Julie Guthman Weighs In: GIS

Earlier this semester, our ENVS class did a lab which used ArcGIS to study environmental justice in Portland. This was my first form exposure to environmental justice in college, and I was excited to be able to engage with the movement through environmental analysis.

In the past couple weeks I’ve had the opportunity to read Julie Guthman’s Weighing In: Obesity, Food Justice, and the Limits of Capitalism in my Political Economy of Food class. It was great to be able to read the book in conversation with our EJ lab. In Weighing In Guthman takes the complex issue of obesity head on, making the effort to address (and then swiftly and elegantly dismantle) the many arguments and misconceptions about obesity that our culture and political economy have created and perpetuated.

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Julie Guthman’s Weighing In

Guthman blows apart the logic behind the assumption that obesity is the product of the consumption of too many calories and too little exercise. Instead, Guthman makes an important contribution to the environmental justice movement when she argues that obesity can be attributed to environmental factors like endocrine disrupting chemicals (EDCs). Guthman also tackles the idea that obesity occurs because people have a lack of access to the “right” foods due either to proximity or affordability. When obesity persists in areas where proximity and affordability are not obstacles to access of the “right” foods, it is often explained by apathy or lack of education about the “right” way to eat. Guthman explains that our neoliberal environment and political economy place an impossible emphasis on personal responsibility, and lead many to make unjust moral conclusions about why and why not people are obese. These conclusions prevent us from properly accommodating the complex nature of obesity.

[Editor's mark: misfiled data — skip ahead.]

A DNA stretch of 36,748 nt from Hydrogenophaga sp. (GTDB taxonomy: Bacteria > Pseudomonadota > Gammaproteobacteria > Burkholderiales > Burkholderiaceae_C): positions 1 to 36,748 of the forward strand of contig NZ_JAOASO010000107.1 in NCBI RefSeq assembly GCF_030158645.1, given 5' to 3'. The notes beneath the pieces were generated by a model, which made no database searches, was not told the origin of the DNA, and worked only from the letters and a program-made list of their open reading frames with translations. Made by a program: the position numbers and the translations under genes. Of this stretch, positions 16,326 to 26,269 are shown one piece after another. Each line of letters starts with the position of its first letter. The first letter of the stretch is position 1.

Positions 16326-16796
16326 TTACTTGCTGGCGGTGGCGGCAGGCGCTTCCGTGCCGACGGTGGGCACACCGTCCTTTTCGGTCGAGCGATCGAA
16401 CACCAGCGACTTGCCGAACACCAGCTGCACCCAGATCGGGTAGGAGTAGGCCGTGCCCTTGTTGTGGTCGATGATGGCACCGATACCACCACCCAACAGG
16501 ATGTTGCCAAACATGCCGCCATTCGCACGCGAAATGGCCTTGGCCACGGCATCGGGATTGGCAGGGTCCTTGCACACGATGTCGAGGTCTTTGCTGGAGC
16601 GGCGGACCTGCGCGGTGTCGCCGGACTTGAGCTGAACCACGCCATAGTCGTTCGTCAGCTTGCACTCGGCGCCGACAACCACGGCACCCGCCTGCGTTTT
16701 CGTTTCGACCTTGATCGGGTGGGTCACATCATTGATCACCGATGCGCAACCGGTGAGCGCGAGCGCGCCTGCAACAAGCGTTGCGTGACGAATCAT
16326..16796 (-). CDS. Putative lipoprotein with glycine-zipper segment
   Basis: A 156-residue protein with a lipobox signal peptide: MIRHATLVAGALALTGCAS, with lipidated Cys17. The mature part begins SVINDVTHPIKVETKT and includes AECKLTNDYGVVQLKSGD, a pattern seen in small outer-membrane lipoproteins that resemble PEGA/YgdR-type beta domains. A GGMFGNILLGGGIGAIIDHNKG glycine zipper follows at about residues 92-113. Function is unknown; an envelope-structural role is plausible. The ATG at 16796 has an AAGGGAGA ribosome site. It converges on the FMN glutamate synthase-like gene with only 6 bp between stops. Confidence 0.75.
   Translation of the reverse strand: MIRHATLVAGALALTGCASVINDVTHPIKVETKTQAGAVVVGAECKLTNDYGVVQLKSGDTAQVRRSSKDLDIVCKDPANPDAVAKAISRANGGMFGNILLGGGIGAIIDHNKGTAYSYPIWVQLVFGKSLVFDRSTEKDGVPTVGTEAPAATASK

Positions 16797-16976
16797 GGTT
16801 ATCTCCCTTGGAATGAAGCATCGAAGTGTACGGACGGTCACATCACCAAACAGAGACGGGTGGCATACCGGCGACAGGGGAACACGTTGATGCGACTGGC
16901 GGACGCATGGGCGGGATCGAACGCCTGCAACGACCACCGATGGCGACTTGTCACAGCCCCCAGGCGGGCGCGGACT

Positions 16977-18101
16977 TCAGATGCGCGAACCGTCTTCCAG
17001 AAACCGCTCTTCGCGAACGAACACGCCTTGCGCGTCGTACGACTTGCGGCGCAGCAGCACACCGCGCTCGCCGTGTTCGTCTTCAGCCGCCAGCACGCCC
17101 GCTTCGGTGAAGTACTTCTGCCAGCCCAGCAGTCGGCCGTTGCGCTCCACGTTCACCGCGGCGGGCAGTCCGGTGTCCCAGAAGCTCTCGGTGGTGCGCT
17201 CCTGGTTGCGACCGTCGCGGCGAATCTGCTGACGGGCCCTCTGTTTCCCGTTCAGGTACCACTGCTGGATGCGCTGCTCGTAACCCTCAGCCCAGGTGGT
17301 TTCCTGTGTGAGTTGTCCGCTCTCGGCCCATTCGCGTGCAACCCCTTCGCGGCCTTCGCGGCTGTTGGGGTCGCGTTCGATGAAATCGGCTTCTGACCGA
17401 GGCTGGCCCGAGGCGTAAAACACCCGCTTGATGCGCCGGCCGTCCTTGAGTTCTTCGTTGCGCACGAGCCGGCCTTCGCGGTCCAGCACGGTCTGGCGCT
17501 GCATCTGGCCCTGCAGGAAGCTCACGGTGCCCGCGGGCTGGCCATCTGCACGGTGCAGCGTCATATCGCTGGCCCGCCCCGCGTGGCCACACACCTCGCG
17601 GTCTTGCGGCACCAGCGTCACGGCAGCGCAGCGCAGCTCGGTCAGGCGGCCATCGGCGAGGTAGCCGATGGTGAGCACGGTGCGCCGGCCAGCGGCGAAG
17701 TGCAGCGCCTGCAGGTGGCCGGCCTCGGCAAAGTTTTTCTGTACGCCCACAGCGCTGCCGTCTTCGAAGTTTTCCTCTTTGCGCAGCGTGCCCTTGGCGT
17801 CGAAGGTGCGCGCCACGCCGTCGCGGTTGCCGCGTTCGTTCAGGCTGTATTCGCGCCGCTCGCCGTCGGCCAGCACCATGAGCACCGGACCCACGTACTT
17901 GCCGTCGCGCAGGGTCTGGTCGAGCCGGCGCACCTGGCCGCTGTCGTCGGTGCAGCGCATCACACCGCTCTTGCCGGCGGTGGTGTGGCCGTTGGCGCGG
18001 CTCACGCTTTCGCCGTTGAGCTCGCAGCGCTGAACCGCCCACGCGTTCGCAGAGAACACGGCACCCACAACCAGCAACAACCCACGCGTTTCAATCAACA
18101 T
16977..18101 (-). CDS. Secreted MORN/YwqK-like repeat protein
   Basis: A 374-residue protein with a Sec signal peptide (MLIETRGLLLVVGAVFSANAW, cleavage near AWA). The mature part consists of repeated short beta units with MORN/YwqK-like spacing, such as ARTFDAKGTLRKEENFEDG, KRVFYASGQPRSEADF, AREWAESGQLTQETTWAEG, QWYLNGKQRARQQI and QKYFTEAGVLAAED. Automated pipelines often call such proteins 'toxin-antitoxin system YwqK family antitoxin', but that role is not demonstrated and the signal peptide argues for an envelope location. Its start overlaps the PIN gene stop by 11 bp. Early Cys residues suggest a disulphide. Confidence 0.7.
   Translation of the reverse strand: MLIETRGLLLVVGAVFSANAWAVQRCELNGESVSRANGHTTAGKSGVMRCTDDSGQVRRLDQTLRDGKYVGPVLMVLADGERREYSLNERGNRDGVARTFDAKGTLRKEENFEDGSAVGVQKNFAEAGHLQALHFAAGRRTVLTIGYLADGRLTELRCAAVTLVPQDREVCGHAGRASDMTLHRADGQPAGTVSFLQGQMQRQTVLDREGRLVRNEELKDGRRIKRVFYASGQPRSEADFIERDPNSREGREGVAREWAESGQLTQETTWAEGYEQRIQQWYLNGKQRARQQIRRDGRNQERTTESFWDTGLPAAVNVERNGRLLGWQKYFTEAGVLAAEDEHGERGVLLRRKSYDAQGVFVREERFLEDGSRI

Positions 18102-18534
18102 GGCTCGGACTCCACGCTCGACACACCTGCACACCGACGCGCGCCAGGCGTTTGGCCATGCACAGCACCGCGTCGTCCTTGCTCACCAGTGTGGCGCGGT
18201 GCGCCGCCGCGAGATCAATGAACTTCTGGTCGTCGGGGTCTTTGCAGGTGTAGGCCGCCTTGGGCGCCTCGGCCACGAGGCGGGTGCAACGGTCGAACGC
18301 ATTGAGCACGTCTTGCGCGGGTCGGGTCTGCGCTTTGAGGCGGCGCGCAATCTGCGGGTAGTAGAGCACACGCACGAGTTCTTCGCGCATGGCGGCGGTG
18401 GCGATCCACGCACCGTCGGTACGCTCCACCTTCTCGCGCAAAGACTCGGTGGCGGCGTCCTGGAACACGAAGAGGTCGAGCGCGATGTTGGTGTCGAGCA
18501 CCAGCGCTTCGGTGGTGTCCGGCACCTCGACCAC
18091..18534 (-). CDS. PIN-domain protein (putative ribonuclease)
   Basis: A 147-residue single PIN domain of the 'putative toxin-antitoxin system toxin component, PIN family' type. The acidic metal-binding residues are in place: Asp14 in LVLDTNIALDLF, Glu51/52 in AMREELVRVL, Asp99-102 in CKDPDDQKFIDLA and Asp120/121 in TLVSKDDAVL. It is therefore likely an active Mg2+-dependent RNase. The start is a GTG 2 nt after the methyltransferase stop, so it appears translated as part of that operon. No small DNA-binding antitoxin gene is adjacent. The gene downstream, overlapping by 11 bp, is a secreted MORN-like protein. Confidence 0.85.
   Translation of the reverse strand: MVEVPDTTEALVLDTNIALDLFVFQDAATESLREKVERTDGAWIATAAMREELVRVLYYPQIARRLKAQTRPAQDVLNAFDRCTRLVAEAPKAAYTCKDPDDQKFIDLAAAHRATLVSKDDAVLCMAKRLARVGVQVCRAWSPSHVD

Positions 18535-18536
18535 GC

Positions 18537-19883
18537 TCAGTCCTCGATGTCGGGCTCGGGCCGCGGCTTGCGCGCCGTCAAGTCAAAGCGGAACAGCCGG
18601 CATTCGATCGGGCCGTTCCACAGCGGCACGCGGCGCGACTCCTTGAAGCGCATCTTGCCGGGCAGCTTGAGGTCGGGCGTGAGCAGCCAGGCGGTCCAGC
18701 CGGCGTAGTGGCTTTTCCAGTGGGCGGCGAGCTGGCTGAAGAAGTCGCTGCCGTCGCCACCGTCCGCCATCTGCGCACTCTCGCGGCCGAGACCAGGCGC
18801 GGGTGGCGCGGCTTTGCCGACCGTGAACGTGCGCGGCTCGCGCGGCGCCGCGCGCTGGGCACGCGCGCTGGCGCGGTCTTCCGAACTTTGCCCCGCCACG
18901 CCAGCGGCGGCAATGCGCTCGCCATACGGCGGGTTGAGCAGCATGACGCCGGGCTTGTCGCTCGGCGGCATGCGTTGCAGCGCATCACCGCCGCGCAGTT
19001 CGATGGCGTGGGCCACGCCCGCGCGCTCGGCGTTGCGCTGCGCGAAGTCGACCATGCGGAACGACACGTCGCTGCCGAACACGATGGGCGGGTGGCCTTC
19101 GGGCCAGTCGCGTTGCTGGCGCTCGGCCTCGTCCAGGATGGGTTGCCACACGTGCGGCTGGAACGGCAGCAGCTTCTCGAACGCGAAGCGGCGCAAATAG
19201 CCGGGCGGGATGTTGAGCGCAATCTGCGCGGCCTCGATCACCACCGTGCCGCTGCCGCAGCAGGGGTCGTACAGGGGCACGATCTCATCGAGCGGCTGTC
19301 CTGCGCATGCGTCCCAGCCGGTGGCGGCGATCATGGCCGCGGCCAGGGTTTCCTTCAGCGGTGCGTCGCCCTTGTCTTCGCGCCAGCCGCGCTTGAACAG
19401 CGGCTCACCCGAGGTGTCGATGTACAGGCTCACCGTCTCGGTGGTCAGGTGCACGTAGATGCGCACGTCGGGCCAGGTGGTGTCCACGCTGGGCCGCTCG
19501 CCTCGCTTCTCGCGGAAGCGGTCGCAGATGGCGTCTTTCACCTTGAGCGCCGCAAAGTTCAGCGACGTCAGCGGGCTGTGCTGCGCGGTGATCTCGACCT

One of the most important points Guthman makes is that tools like GIS have lent credibility to data correlations that imply false and dangerous causations. She includes examples of maps made with GIS that have worked to convince many people that obesity can be explained by income and location. This section devoted to GIS’s mystification capabilities caused me to reflect on many of our ENVS 220 labs. I am grateful to have been taught skills in GIS this semester, and that I’ve been encouraged to take care when describing the conclusions I draw from the maps I create.


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